Sharpen Your Knives: They suggest having them professionally sharpened now and again — and I’ve done that, now and again. When the Cooking School of the Rockies (now the Culinary School of the Rockies) had a volunteer assistant program, I took advantage of the knife-sharpening services whenever I was working on a day that the truck rolled in. Coincidentally, the Post’s business section recently featured one such service in a front page business story.

Refresh Your Spices: Mine really need refreshing. I do cook through mainstream ground spices and herbs fairly quickly, but some of the exotic ethic seasonings — Indian, Chinese, Indonesian. Thai — linger and linger. In fact, I should probably be too embarrassed to admit that some of my Indian spices moved to Colorado with me from New Jersey in 1988 — but the fact that I am doing so publicly might motivate me to toss and replace them. We have wonderful Asian and Middle Eastern grocery stores, as well as a couple of dedicated spice shops in Denver, so there’s no reason for me to keep these almost-flavorless powders around….except I’m habitually too thrifty to throw them out.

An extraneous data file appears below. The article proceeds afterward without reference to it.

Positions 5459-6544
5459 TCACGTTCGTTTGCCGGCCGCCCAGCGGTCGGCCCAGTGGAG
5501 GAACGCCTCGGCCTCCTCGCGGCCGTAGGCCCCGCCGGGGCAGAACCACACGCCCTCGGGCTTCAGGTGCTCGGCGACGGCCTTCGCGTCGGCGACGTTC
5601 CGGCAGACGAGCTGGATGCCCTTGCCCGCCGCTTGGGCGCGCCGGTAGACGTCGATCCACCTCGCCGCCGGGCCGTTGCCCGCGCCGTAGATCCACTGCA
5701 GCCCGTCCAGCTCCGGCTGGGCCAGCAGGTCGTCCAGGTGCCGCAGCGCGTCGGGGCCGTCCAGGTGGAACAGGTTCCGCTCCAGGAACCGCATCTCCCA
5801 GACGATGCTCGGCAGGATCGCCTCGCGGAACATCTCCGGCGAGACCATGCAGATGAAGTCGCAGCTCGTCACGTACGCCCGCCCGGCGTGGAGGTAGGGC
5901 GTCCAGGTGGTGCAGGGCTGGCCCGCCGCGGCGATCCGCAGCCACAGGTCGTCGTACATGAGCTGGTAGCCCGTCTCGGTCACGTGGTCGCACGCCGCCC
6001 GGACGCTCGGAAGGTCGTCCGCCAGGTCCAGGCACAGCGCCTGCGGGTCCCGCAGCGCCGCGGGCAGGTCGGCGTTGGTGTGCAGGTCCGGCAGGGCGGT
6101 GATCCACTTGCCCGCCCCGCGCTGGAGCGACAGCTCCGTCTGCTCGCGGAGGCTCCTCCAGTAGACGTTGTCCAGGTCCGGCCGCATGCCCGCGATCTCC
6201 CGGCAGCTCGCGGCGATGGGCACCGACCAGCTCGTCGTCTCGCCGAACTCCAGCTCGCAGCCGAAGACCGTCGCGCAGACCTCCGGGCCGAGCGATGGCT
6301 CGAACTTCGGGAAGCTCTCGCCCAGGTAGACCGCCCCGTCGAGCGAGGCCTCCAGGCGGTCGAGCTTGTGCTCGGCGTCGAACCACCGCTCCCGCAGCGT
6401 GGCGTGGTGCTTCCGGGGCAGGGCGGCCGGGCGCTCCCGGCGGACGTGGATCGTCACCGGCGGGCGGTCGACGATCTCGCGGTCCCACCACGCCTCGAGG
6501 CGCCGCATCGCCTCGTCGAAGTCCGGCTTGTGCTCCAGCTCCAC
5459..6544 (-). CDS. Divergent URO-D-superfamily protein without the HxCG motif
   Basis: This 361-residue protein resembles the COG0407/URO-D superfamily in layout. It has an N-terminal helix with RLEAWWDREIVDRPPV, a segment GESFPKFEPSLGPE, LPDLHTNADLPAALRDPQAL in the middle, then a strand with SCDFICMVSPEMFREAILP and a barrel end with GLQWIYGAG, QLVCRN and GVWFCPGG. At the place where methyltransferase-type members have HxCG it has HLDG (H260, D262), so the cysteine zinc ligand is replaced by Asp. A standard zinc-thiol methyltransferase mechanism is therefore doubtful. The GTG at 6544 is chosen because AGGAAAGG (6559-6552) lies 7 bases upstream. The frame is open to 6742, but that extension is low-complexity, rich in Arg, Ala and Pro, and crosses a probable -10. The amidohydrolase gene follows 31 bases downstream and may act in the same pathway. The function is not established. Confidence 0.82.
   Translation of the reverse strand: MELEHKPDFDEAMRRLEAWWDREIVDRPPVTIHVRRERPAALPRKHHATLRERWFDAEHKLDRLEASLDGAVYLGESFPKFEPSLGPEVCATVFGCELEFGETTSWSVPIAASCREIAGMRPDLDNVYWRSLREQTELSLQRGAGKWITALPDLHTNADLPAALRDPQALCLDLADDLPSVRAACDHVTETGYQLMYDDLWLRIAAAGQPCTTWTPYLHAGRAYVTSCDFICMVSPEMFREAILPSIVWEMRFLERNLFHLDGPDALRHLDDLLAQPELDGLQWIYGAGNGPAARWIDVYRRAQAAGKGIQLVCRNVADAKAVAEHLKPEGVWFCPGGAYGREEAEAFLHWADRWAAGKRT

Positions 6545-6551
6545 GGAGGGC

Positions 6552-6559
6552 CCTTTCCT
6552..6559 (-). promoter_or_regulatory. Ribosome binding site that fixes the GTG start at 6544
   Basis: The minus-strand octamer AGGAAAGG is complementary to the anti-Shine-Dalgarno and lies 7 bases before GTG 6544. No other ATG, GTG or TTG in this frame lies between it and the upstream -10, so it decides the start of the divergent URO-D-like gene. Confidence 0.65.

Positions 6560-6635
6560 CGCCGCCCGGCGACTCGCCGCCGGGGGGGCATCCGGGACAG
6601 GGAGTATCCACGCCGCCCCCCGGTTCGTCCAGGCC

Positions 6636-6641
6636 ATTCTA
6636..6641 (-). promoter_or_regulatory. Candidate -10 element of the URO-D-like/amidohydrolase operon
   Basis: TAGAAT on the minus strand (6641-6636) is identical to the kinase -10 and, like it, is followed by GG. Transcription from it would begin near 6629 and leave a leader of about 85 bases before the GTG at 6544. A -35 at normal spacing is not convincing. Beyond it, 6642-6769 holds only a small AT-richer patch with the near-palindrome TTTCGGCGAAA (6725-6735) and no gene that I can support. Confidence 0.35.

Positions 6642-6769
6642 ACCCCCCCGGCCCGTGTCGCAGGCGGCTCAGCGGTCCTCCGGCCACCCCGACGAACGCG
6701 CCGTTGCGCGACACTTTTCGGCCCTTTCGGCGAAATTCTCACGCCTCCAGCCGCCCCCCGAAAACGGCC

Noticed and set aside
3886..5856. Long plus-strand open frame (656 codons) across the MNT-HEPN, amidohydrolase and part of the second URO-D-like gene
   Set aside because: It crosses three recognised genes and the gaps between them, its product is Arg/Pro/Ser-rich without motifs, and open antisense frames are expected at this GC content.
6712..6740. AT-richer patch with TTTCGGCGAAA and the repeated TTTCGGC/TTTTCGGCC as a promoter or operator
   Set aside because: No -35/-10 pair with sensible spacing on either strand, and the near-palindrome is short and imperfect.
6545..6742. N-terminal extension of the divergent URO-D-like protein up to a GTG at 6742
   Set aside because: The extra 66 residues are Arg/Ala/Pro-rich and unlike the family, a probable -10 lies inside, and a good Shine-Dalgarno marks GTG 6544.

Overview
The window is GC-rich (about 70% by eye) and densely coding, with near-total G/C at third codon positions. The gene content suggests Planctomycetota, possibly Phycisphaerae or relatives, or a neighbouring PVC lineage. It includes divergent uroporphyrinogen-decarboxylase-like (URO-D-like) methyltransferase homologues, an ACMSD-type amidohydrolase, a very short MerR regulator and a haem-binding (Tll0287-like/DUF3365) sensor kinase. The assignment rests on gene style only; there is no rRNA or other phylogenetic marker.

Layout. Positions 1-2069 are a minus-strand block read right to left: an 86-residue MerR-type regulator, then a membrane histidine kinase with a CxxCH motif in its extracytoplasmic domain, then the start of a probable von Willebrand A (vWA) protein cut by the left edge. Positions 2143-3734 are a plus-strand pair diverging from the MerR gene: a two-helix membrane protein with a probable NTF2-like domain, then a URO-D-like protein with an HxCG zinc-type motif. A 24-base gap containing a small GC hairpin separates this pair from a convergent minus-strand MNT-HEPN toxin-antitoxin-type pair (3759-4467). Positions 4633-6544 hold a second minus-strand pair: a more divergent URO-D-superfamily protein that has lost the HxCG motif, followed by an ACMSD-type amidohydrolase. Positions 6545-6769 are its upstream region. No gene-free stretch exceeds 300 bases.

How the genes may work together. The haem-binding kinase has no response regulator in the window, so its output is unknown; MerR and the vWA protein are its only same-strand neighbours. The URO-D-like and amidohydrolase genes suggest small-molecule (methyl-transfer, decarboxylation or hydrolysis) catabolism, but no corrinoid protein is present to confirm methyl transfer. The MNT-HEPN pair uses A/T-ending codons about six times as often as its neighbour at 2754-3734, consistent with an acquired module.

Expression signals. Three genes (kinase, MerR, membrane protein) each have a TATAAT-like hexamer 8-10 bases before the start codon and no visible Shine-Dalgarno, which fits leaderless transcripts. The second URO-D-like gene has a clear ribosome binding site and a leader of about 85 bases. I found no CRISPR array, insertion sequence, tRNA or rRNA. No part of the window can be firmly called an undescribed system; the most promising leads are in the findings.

Replace Your Sponges: I do replace them when they get too grody, but whenever they need a bath, I stick them in the dishwasher. The Post writers also suggest nuking them in the microwave as a maintenance tactic, but I’ve never tried that.

Clean Your Oven: I’m pretty conscientious about this, because I hate to bake in a dirty oven. My Viking range’s self-cleaning oven makes conscientiousness pretty easy. While it is self-cleaning, I soak the stainless steel racks in a strong ammonia solution and remove the residue with steel wool.

Toss the Live Stuff: The Post food team suggests replacing baking soda, baking powder, self-rising flour, yeast and such every few months. Of those, I only have baking soda and powder, and I’m afraid I’m not too good on keeping fresh products on hand.

Arm & Hammer in the Fridge: Sometimes a box is in there, but not right now. Thanks for reminding me.